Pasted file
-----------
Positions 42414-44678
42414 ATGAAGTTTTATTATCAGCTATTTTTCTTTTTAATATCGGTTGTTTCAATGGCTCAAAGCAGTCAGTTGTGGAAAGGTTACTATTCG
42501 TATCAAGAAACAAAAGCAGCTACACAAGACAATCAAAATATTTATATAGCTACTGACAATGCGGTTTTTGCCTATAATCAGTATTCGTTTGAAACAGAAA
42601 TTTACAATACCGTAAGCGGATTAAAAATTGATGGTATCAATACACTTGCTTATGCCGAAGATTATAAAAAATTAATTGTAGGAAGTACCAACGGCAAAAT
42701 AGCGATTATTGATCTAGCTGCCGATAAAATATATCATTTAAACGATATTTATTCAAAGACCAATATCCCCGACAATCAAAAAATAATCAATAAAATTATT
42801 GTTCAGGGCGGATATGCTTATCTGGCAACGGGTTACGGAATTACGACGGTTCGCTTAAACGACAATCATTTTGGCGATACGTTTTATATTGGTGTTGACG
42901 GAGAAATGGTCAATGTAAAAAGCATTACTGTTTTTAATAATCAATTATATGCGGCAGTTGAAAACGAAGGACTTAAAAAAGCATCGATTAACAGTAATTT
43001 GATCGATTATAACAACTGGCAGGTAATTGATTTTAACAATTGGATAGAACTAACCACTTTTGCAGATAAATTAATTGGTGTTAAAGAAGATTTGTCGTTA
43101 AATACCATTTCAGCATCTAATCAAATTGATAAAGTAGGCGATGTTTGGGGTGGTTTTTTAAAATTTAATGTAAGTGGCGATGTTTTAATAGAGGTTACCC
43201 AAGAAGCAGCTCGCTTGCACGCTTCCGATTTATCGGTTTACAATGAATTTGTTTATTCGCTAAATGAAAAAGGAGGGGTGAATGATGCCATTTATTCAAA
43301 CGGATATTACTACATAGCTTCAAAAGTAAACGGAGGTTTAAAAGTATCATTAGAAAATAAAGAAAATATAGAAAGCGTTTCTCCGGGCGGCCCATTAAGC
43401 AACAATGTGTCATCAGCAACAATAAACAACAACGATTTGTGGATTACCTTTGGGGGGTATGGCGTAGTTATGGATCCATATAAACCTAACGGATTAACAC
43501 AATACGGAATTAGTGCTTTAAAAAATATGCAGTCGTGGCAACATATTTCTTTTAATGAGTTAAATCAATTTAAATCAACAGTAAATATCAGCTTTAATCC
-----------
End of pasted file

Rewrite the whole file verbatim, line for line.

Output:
Positions 42414-44678
42414 ATGAAGTTTTATTATCAGCTATTTTTCTTTTTAATATCGGTTGTTTCAATGGCTCAAAGCAGTCAGTTGTGGAAAGGTTACTATTCG
42501 TATCAAGAAACAAAAGCAGCTACACAAGACAATCAAAATATTTATATAGCTACTGACAATGCGGTTTTTGCCTATAATCAGTATTCGTTTGAAACAGAAA
42601 TTTACAATACCGTAAGCGGATTAAAAATTGATGGTATCAATACACTTGCTTATGCCGAAGATTATAAAAAATTAATTGTAGGAAGTACCAACGGCAAAAT
42701 AGCGATTATTGATCTAGCTGCCGATAAAATATATCATTTAAACGATATTTATTCAAAGACCAATATCCCCGACAATCAAAAAATAATCAATAAAATTATT
42801 GTTCAGGGCGGATATGCTTATCTGGCAACGGGTTACGGAATTACGACGGTTCGCTTAAACGACAATCATTTTGGCGATACGTTTTATATTGGTGTTGACG
42901 GAGAAATGGTCAATGTAAAAAGCATTACTGTTTTTAATAATCAATTATATGCGGCAGTTGAAAACGAAGGACTTAAAAAAGCATCGATTAACAGTAATTT
43001 GATCGATTATAACAACTGGCAGGTAATTGATTTTAACAATTGGATAGAACTAACCACTTTTGCAGATAAATTAATTGGTGTTAAAGAAGATTTGTCGTTA
43101 AATACCATTTCAGCATCTAATCAAATTGATAAAGTAGGCGATGTTTGGGGTGGTTTTTTAAAATTTAATGTAAGTGGCGATGTTTTAATAGAGGTTACCC
43201 AAGAAGCAGCTCGCTTGCACGCTTCCGATTTATCGGTTTACAATGAATTTGTTTATTCGCTAAATGAAAAAGGAGGGGTGAATGATGCCATTTATTCAAA
43301 CGGATATTACTACATAGCTTCAAAAGTAAACGGAGGTTTAAAAGTATCATTAGAAAATAAAGAAAATATAGAAAGCGTTTCTCCGGGCGGCCCATTAAGC
43401 AACAATGTGTCATCAGCAACAATAAACAACAACGATTTGTGGATTACCTTTGGGGGGTATGGCGTAGTTATGGATCCATATAAACCTAACGGATTAACAC
43501 AATACGGAATTAGTGCTTTAAAAAATATGCAGTCGTGGCAACATATTTCTTTTAATGAGTTAAATCAATTTAAATCAACAGTAAATATCAGCTTTAATCC